Recently, I became single for the first time in a while and I suddenly realise that I am not just a single man, but a bald single man. I will have to deal with issues that I’ve never thought about before. When’s the right time to, you know, take my hat off? Girls don’t like it when you leave your socks on in bed, so I can’t imagine they’ll feel great about a bobble hat. Should I include “hat off” pictures on my online dating profile, or make a gag about it in my Tinder bio?
I can understand why more high-profile men are turning to the most drastic option available to them: hair transplants. Brought to public attention by the likes of Wayne Rooney, James Nesbitt and Rob Brydon, transplants are by far the most expensive option available to those seeking hair regrowth, costing between £5,000 and £30,000 (or as one website hilariously puts it: “£2.50 per hair”). It’s pricey, but people who do it seem to be thrilled: Nesbitt has described his op as life-changing. I have often thought about it, were I ever to become rich. Most people dream of property or cars; the first thing I’d do is get a hair job.
To find out just how rich I’d need to be, I visit a Harley Street clinic that offers transplant surgery. I wait in the reception, which looks like the lobby of a five-star hotel: 20 different flavours of herbal tea, a water fountain like the Starship Enterprise, scented candles for sale. After 30 minutes, I’m invited upstairs by a nurse. She looks at my scalp and frowns.
“Do you wear hats often?”
I tell her I wear beanies in winter.
“And baseball caps in summer?” she asks.
“Only sometimes,” I lie.
She tells me that all the hat wearing is damaging what little hair I have left. She frowns some more.
“Do you know about hair transplants?” she asks. “Have you looked them up?”
“A little,” I say.
She frowns: “Hair transplants are available only for some kinds of hair-loss patterns.” She is unimpressed by my all-over thinning, rather than a particular patch of loss. She says that, because I’m only 24, I will continue to lose hair, which makes taking hair from one area difficult. I imagine what I would look like with a pupil of transplanted hair surrounded by an iris of bare scalp.
Then comes the final blow: the nurse says I would not qualify for a transplant – “not now, and probably not ever” – because of the way I’ve gone bald. She asks if I’ve ever tried propecia, then tells me not to bother: it wouldn’t work for someone like me. Have I used Regaine? I tell her it stung. She says that’s because I’ve got eczema on my scalp: I need to see a dermatologist. Great, I think, and chalk up one mote minus to my deficit.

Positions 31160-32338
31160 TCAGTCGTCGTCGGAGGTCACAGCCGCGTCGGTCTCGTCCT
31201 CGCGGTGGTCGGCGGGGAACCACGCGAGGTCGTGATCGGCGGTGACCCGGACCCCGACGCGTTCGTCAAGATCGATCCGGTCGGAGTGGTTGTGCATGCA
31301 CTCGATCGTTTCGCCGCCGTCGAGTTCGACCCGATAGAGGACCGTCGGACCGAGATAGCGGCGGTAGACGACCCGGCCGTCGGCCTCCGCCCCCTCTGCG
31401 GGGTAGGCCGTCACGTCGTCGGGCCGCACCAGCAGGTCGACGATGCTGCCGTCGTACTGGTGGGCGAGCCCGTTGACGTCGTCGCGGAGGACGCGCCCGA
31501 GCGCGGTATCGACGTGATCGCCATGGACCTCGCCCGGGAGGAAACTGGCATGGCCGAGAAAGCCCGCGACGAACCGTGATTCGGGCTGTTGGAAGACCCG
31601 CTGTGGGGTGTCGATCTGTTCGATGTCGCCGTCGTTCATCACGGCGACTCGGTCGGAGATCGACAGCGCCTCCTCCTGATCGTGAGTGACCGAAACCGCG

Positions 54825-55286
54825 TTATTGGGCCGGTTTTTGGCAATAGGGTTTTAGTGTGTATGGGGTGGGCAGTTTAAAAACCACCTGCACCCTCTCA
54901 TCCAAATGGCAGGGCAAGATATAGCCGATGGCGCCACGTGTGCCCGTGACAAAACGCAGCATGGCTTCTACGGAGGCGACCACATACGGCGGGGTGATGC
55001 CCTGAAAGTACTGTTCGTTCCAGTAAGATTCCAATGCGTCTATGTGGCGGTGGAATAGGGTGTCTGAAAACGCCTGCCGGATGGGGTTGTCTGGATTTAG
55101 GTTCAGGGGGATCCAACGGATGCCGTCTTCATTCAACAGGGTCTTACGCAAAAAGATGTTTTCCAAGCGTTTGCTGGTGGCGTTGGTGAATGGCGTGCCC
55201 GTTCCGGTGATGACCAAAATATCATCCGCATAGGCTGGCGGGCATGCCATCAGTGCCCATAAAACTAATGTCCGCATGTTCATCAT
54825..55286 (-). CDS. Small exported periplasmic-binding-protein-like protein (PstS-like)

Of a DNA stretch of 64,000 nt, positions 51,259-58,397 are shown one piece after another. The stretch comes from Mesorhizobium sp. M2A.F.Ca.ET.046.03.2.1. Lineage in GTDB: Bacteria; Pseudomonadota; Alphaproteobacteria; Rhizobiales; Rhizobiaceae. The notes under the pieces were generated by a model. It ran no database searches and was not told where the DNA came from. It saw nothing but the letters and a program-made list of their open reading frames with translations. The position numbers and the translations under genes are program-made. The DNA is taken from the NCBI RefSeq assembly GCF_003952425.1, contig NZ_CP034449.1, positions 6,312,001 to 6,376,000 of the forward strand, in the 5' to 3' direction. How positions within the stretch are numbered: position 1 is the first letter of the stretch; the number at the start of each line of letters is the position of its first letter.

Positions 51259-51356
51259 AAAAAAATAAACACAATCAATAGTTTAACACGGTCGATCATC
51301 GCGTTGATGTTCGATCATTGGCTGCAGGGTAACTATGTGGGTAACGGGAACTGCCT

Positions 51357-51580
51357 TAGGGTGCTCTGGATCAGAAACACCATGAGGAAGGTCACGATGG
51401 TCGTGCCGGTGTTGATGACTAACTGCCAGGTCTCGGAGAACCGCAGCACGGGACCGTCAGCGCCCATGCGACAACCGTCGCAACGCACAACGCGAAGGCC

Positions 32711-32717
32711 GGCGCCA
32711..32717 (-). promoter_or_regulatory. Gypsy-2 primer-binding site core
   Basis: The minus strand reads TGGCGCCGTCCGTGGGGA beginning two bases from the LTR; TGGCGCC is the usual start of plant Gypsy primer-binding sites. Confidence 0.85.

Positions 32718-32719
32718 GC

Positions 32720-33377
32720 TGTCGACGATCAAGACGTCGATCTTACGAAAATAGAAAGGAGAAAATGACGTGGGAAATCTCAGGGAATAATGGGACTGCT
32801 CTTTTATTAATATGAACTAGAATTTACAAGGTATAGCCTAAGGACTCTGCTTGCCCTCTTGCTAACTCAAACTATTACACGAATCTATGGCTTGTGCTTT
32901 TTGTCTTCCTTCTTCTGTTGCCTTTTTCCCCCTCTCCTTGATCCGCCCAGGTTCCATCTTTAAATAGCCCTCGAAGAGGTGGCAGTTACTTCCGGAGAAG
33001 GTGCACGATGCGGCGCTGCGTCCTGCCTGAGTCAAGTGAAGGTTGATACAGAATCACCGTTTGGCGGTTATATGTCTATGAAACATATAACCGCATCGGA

So now I know that this is it: even if I become a millionaire, I’m always going to be bald. And it’s going to get worse. This might be all right if I could just have a shaved head, a sort of masculine sportswear look; but when I shave my head, I get bare patches where the hair should be. I will slowly go from Pitbull to John McCain to Harry Hill.
So I’m back to the hats. Sometimes I do this thing where I look in the mirror and take my beanie on and off. With it on, I look like a legitimate young person, someone who wouldn’t look out of place in an episode of Girls. With it off, I could conceivably be a 38-year-old risk assessor who collects model aeroplanes and owns two albums by the Script.
I called my friend in the band, and told him my woes. He was sympathetic, but then said something that really twisted the knife: “The thing is, in 20 years or so, they will definitely have cracked it. Medical science is always advancing, especially in cosmetic procedures where there is so much cash to be made. There will be a one-off pill you can take and no one will ever go bald. We’re going to be the last generation to look like this.”
I suppose that should give me comfort when it comes to my own children. But all I can do is imagine the family Hanukah party 30 years from now, with me a bald blob surrounded by hirsute, young men who have never had to worry about any of this.